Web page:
Parking: Seal Point is near the southern tip of Cape Otway, approximately three hours from Melbourne. The nearest towns are Apollo Bay (32 km north-east) and Lavers Hill (36 km north-west). From the east, approach Apollo Bay and Cape Otway along the Great Ocean Road (B100) by taking either Anglesea Road or Surf Coast Highway from Geelong.

From Colac, approach through Lavers Hill (inland route C155). From the west, pick up the Great Ocean Road (B100) by approaching via Port Campbell (inland route C164). From the Great Ocean Road (B100), take Lighthouse Road (C157).

A vehicle track from the Cape Otway Lighthouse Road (C157) runs down to the bluffs above Crayfish Bay. Before gearing up, walk out to the tip of Seal Point and take a look at the conditions. If you see lots of white water, head on home. If conditions are just right, gear up, walk to the entry point you've chosen, and enter the water.

Warning: This is a highly hazardous area. Always go with a buddy and be extremely careful. Weak or average swimmers should not consider diving or snorkelling here. Experienced divers and snorkellers only.

Entry/Exit: The best entry/exit point for the Seal Point diving and snorkelling site is from the rock platforms just west of Seal Point.

Ideal Conditions: Diving here requires a day of exceptionally good weather. Conditions need to be calm, with flat seas and no swell or rough weather coming in, which means the dive site is best in summer and autumn. Offshore northerly and north-westerly winds will flatten out the sea. It's an exposed site and conditions can change quickly. Beware of waves and tides when visiting this site. See WillyWeather (Crayfish Bay) as a guide for the tide times and the height of the tide.

Bass Strait Warning: Always keep an eye on sea conditions throughout any shore or boat dive in Bass Strait on Victoria's coastline. Please read the warnings on the web page diving-in-bass-strait before diving or snorkelling this site.

See also, SLS BeachSafe: Crayfish Bay,
Parks Victoria: Crayfish Bay,
Visitor Guide: Great Otway National Park - Apollo Bay, Cape Otway and surrounds, and
Crayfish Bay & Seal Point in "Shore Dives of Victoria" by Ian Lewis, 3rd edition page 9.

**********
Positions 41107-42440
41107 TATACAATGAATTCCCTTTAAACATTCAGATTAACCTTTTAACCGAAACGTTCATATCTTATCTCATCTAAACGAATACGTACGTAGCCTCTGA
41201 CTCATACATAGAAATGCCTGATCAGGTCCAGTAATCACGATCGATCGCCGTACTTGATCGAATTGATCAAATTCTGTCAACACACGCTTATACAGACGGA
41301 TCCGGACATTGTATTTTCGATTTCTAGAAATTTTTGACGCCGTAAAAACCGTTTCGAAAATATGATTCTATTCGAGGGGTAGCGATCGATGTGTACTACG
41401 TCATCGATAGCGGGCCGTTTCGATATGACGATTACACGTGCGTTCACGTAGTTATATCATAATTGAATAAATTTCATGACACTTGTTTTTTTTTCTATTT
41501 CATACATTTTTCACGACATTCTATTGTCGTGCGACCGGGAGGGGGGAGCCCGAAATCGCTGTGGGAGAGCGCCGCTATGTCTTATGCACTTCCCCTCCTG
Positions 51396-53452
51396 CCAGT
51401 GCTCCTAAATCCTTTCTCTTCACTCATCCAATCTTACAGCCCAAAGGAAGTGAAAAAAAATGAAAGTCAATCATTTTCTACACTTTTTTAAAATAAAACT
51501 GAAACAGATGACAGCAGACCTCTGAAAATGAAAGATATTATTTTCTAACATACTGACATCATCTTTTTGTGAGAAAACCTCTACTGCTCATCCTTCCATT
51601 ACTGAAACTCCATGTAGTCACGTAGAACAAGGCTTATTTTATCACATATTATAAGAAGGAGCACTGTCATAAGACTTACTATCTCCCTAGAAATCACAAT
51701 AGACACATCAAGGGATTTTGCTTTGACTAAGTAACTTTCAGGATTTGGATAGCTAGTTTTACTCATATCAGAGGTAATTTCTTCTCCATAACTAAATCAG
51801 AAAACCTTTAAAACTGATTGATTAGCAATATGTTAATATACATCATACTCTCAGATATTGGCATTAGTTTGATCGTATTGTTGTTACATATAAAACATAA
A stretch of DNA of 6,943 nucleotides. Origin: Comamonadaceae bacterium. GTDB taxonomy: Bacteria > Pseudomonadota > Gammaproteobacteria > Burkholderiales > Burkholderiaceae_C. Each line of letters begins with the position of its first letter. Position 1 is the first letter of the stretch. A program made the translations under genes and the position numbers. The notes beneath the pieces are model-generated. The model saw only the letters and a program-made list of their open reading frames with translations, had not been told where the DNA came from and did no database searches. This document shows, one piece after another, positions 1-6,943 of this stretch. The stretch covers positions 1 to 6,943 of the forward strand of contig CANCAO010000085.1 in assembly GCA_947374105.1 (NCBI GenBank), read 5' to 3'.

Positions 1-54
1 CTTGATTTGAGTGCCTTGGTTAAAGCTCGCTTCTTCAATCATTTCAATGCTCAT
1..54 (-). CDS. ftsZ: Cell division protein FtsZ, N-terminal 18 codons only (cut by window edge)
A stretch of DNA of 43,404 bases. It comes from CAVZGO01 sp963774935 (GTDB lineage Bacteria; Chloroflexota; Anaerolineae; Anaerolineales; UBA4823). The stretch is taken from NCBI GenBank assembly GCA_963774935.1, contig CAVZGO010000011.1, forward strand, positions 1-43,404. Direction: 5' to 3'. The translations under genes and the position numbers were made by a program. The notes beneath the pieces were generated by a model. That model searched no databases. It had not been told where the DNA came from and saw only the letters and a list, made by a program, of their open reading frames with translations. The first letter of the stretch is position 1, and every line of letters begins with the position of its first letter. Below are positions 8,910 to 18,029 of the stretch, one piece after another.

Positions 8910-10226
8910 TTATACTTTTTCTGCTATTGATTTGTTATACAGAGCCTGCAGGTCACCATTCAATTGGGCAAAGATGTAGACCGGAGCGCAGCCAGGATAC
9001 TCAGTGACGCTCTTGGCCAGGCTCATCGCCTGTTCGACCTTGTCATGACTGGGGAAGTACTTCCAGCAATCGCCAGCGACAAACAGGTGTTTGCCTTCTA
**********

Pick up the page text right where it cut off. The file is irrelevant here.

Crayfish Dive Site
Crayfish Dive Site | © Ian Scholey

Divers have the opportunity to catch Southern Rock Lobster (aka Crayfish) at this dive site. Remember your catch bag, current Victorian Recreational Fishing Licence, rock lobster measure, and cray tags. Once you get back to the dive boat, or shore, make sure you clip the tail and tag your Crayfish as per Fisheries requirements. Please abide by all current fishing regulations if you intend to catch crays. See article-catching-crayfish for practical cray hunting advice from The Scuba Doctor, plus melbourne-cray-dives for a list of other crayfish dive sites near Melbourne. For tips on cooking your Crays, please see article-cooking-crayfish.

Eastern Maar country
Eastern Maar country

Traditional Owners — This dive site is in the traditional Country of the Eastern Maar people of south-western Victoria between the Shaw and Eumerella Rivers and from Yambuk in the south to beyond Lake Linlithgow in the north. This truly ancient Country extends as far north as Ararat and encompasses the coastal townships of Port Fairy in the west, Warrnambool, Peterborough, Port Campbell, Apollo Bay, Lorne, and Airies Inlet in the east, including the Great Ocean Road area. It also stretches 100 metres out to sea from low tide and therefore includes the iconic Twelve Apostles. "Eastern Maar" is a name adopted by the people who identify as Maar, Eastern Gunditjmara, Tjap Wurrung, Peek Whurrong, Kirrae Whurrung, Kuurn Kopan Noot and/or Yarro waetch (Tooram Tribe) amongst others. We wish to acknowledge the Eastern Maar as Traditional Owners. We pay respect to their Ancestors and their Elders, past, present and emerging.

 

Seal Point, Cape Otway Location Map

Latitude: 38° 51.274′ S   (38.854569° S / 38° 51′ 16.45″ S)
Longitude: 143° 32.401′ E   (143.540018° E / 143° 32′ 24.06″ E)

Datum: WGS84 | Google Map | Get directions
Added: 2022-04-10 21:13:21 GMT, Last updated: 2022-04-12 07:00:14 GMT
Source: Google Earth
Nearest Neighbour: Crayfish Bay, Cape Otway, 189 m, bearing 283°, WNW
Cape Otway National Park, Otway Coast.
Depth: 1 to 10 m.



DISCLAIMER: No claim is made by The Scuba Doctor as to the accuracy of the dive site coordinates listed here. Should anyone decide to use these GPS marks to locate and dive on a site, they do so entirely at their own risk. Always verify against other sources.

The marks come from numerous sources including commercial operators, independent dive clubs, reference works, and active divers. Some are known to be accurate, while others may not be. Some GPS marks may even have come from maps using the AGD66 datum, and thus may need be converted to the WGS84 datum. To distinguish between the possible accuracy of the dive site marks, we've tried to give each mark a source of GPS, Google Earth, or unknown.